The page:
Books to Come: Richard Misrach's Destroy This Memory
I’ve been shuffling through Artbook to see what Fall photo book releases I mustn’t miss, and at the top of my list is Richard Misrach’s Destroy This Memory, which is to be released by Aperture in September. Here are some infos:
The photographs in Richard Misrach’s Destroy This Memory are a stark, affecting reminder of the physical and psychological impact of Hurricane Katrina as told by those on the ground, and seen through the lens of a contemporary master. Rather than simply surveying the damage, Misrach–who has photographed the region regularly since the 1970s, most notably for his ongoing Cancer Alley project–found himself drawn to the hurricane-inspired graffiti: messages scrawled in spray paint, crayons, chalk or whatever materials residents and rescue workers happened to have on hand. At turns threatening, desperate, clinical and even darkly humorous, the phrases he captures–the only text that appears in the book–offer revealing and unique human perspectives on the devastation and shock left in the wake of this disaster.
Destroy This Memory presents previously unpublished and starkly compelling material, all of which Misrach shot with his 4 MP pocket camera while also working on a separate archive of over 1,000 photographs with his 8 x 10 large-format camera. Created between October and December 2005, this series of images serves as a potent, unalloyed document of the raw experiences of those left to fend for themselves in the aftermath of Katrina. With no essay, titles or even page numbers in the way, the words on these homes, cars and trees offer a searing testament that continues to speak volumes, five years after their original inscription.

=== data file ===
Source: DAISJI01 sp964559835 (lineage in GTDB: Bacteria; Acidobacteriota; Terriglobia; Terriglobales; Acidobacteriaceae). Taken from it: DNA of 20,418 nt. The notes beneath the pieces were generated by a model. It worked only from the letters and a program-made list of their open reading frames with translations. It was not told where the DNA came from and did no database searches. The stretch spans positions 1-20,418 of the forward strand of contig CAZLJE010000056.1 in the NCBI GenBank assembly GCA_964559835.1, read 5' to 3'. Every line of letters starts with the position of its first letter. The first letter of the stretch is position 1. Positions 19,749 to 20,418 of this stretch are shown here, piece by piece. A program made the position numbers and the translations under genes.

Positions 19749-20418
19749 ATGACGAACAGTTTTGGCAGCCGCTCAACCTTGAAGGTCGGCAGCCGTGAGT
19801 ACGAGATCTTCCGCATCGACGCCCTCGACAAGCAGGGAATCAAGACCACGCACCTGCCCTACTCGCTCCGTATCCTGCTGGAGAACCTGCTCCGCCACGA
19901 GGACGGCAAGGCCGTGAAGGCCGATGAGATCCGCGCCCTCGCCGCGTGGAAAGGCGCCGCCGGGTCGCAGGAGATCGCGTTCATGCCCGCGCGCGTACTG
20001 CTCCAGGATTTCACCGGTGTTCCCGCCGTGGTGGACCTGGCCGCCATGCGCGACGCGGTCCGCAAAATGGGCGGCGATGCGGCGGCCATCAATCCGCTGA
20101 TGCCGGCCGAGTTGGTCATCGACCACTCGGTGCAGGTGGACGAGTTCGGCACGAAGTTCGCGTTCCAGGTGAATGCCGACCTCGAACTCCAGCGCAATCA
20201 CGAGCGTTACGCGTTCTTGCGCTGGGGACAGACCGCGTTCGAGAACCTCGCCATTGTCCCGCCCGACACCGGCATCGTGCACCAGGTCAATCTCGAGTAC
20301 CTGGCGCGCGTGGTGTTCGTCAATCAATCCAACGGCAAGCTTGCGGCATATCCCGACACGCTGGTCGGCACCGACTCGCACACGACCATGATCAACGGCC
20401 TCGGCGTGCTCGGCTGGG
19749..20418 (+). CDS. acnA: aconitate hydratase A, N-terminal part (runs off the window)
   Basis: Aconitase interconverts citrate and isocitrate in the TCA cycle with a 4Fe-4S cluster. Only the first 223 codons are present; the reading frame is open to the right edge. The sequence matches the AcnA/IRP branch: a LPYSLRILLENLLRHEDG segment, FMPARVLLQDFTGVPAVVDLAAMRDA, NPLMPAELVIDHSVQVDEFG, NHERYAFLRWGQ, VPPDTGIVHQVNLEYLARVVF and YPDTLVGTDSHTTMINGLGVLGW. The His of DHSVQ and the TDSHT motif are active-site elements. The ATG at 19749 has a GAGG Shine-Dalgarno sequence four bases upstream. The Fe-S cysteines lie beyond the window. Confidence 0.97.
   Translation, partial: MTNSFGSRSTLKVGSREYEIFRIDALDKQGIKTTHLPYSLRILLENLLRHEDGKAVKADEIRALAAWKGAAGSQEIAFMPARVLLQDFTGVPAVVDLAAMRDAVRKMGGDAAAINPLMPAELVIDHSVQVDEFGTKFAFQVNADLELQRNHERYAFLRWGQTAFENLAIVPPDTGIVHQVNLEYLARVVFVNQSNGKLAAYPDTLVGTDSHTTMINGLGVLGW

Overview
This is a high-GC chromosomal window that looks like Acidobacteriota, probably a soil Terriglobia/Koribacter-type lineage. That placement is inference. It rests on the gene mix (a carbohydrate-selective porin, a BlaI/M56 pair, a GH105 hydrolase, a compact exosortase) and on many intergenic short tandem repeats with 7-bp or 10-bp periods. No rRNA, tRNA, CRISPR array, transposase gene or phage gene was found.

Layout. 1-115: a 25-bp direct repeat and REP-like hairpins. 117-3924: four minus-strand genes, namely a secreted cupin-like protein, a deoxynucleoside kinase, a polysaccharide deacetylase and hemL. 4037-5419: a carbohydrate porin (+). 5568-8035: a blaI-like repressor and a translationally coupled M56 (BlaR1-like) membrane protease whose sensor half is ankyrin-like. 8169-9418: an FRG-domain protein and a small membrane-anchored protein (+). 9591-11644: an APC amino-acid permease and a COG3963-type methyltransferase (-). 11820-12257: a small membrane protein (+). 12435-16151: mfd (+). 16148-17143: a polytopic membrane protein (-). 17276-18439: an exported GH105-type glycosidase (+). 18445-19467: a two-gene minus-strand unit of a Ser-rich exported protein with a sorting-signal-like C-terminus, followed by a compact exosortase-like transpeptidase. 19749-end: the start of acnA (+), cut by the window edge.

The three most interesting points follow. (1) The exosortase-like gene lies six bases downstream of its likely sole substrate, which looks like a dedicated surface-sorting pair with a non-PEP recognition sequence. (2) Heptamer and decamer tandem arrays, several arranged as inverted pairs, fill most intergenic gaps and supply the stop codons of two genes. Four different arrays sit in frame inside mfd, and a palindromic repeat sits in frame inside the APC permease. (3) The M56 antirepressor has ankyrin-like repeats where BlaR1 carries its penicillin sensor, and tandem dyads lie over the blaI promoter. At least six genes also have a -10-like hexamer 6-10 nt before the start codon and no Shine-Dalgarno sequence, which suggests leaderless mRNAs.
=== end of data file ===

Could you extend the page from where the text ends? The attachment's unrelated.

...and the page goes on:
I now have particular mentality about Richard Misrach books, and that mentality is BUY THEM WHEN YOU SEE THEM, because I had a hell of a time getting my hands on On The Beach for less than a grand.
I tried Aperture, I tried Strand, I tried PhotoEye, I tried Dashwood, Vincent Borrelli, and many others. It either wasn’t in stock, or was being sold used and damaged, or was a hugely expensive signed edition.
Finally I located a lone copy at a Portland, Maine bookstore and had it shipped to me.
I don’t think I’ll ever tire of these pictures. Sometimes I want to carefully disassemble the book and frame the pages on my wall. Because they’re 16×20 and gorgeous and want to be seen.
For this work Misrach was influenced in part by the poses he saw when people fell from buildings on 9/11, and also by the apocalyptic (and really eerie) movie On the Beach, which I saw with my father way before I should have been seeing a movie about nuclear war.
But Ava Gardner was hot.
Reserve a copy of Destroy This Memory at Amazon, before they’re gone.